TEQUIXQUIAC, Mexico — Claudia Sanchez crouched on a grassy slope alongside the railroad tracks, breast-feeding her 10-month-old daughter, Heather.
It had already been a long journey from Honduras to central Mexico, clinging with her baby to the top of a rickety train. They still had a thousand or so miles to go to reach the U.S. border.
Her 3-year-old boy, Jonah, ran up and down the empty rails with Ethan, also 3, who was traveling with his single dad, Kenny Rodriguez, from the Honduran capital of Tegucigalpa. Ethan’s mom abandoned them long ago.
Amid cactus pads and pepper trees, they were waiting for the next arrival of La Bestia (The Beast), one of several so-named freight trains that thousands of mostly Central American migrants ride hobo-style northward, facing murder, rape, extortion and other dangers.
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Asked why they would take such risks, the answers from Sanchez and others are nearly uniform: gang violence at home, poverty, no jobs.
But press a little more deeply and many acknowledge having been told — by friends, relatives, even aid workers and, of course, the coyotes, or smugglers — that it can be easier these days to cross into the United States and stay, especially if you are carting kids.
Some minors go it alone, although it seems that most have at least a protector — often the paid coyote, as dubious as such protection might be.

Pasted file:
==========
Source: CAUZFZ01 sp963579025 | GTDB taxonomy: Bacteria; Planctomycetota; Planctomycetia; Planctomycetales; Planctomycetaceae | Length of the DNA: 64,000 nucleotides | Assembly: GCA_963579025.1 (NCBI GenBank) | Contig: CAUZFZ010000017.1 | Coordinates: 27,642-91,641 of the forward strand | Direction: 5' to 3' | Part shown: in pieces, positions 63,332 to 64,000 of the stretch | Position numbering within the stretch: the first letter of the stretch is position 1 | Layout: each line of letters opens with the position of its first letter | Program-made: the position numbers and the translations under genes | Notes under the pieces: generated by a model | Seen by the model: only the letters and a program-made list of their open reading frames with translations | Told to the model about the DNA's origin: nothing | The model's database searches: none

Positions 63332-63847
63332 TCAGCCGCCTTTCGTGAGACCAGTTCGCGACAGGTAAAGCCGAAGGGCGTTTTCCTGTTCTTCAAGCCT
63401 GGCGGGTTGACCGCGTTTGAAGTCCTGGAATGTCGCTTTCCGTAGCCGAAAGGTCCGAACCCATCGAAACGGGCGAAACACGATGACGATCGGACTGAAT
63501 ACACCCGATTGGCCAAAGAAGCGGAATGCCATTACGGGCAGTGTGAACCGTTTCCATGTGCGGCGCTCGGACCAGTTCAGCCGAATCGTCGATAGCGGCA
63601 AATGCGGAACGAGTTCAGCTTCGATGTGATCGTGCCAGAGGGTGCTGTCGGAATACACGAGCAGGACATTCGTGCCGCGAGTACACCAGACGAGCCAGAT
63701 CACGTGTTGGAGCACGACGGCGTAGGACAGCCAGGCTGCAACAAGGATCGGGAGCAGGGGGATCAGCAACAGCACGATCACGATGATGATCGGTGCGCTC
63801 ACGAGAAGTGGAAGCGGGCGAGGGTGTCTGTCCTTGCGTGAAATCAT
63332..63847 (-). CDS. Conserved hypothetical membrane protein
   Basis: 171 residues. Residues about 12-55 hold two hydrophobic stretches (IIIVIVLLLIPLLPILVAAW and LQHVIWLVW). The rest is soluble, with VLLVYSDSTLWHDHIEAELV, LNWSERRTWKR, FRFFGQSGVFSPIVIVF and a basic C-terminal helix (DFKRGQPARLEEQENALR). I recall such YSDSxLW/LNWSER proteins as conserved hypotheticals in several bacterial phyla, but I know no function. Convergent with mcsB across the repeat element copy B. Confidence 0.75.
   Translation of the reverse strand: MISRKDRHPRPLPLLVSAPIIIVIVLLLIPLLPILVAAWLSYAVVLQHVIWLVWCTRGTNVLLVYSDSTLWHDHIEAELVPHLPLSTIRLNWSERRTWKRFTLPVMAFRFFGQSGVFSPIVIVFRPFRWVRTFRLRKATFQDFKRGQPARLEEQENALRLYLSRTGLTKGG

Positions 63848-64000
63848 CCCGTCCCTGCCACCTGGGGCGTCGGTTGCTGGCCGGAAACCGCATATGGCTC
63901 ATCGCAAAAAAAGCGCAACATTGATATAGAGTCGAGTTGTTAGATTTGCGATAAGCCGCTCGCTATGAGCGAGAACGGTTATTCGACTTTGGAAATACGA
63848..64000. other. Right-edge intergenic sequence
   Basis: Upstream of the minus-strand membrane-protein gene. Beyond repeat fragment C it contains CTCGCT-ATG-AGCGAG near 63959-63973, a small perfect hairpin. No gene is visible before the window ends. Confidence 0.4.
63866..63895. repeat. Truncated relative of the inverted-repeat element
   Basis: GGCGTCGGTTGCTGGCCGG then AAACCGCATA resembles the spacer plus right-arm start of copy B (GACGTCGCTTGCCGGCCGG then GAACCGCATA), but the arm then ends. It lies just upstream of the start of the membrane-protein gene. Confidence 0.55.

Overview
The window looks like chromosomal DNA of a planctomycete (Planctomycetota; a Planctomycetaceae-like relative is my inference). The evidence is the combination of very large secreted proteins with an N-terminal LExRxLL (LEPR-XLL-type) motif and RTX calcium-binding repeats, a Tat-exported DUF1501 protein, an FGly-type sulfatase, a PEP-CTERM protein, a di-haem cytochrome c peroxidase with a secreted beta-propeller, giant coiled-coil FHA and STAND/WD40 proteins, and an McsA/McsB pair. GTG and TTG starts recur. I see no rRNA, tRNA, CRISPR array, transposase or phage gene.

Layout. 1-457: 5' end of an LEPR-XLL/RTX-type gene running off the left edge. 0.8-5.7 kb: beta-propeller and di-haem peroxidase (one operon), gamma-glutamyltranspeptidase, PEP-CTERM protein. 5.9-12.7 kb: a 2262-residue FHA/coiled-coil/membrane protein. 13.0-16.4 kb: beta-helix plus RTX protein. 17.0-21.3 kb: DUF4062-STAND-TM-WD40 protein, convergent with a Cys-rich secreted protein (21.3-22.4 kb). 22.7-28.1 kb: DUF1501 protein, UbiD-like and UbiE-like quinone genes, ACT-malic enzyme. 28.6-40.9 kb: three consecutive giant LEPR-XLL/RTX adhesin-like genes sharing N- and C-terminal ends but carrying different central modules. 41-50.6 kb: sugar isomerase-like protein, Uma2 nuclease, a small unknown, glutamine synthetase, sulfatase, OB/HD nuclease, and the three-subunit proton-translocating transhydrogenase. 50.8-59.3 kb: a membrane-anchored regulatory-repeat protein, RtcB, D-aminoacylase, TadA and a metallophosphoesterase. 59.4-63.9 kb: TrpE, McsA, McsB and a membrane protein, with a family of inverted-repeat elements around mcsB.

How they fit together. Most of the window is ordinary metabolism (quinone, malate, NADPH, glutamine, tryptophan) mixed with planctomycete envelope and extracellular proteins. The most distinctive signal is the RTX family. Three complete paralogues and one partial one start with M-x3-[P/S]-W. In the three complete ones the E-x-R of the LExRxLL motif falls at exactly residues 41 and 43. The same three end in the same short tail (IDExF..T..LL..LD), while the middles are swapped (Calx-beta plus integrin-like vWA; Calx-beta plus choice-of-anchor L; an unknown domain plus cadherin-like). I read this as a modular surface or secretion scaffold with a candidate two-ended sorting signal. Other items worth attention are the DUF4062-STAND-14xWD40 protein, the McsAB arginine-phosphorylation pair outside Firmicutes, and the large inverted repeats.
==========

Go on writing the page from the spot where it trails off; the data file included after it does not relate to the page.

“I am going to turn myself in” at the U.S. border “and pray,” said Eralinda Aguilar, 30, a single mother seated on a rock, her 2-year-old daughter, Ixel, on her lap. Ixel played with a blue stuffed dog and looked sickly, dark circles under her eyes.
“I have faith in God,” Aguilar said.
God and the Americans, it seems.
“We’ve heard that it’s easier now, but it’s not 100 percent guaranteed,” said Juan Artiaga, of the Honduran island of Roatan, two children at his side.
“The Americans treat us fine,” said another Honduran, Genaro Solis, making the trek with his 4-year-old daughter, Rachel, and his wife, Vanessa Flores. “The problem now is the Mexicans.”
The phenomenon of unaccompanied minors, children with a single parent or lone women making the perilous crossing through Mexico from Central America to the United States is at least two decades old. But suddenly it is garnering U.S. headlines, in part because the numbers have shot up and the issue has been politicized in Washington, D.C.
In recent days, the Obama administration has recognized it as an “urgent humanitarian issue,” while Republican opponents blame the president for attracting the crowds in the first place by loosening border-crossing restrictions.
Vice President Joe Biden, visiting Central America in June, sought to discourage the word-of-mouth exodus, and the government announced a crackdown on detentions and deportations.
But for those already on the rails, there’s no turning back.
Amalia Diaz, 22, her 5-month-old daughter bundled in a pink hoodie and strapped to her waist (so her hands were free to grab onto the train), said she had an aunt in Houston who had offered her a place to live.
Fourteen-year-old Moises Albarenga, with a mouth full of bright white teeth and a large blue cross around his neck, put on a brave face, insisting that he was not afraid, even as the train he was on moved through the night and he heard screams. He was migrating from Santa Rosa, Honduras, with his mother, Maria, a nurse in her 30s.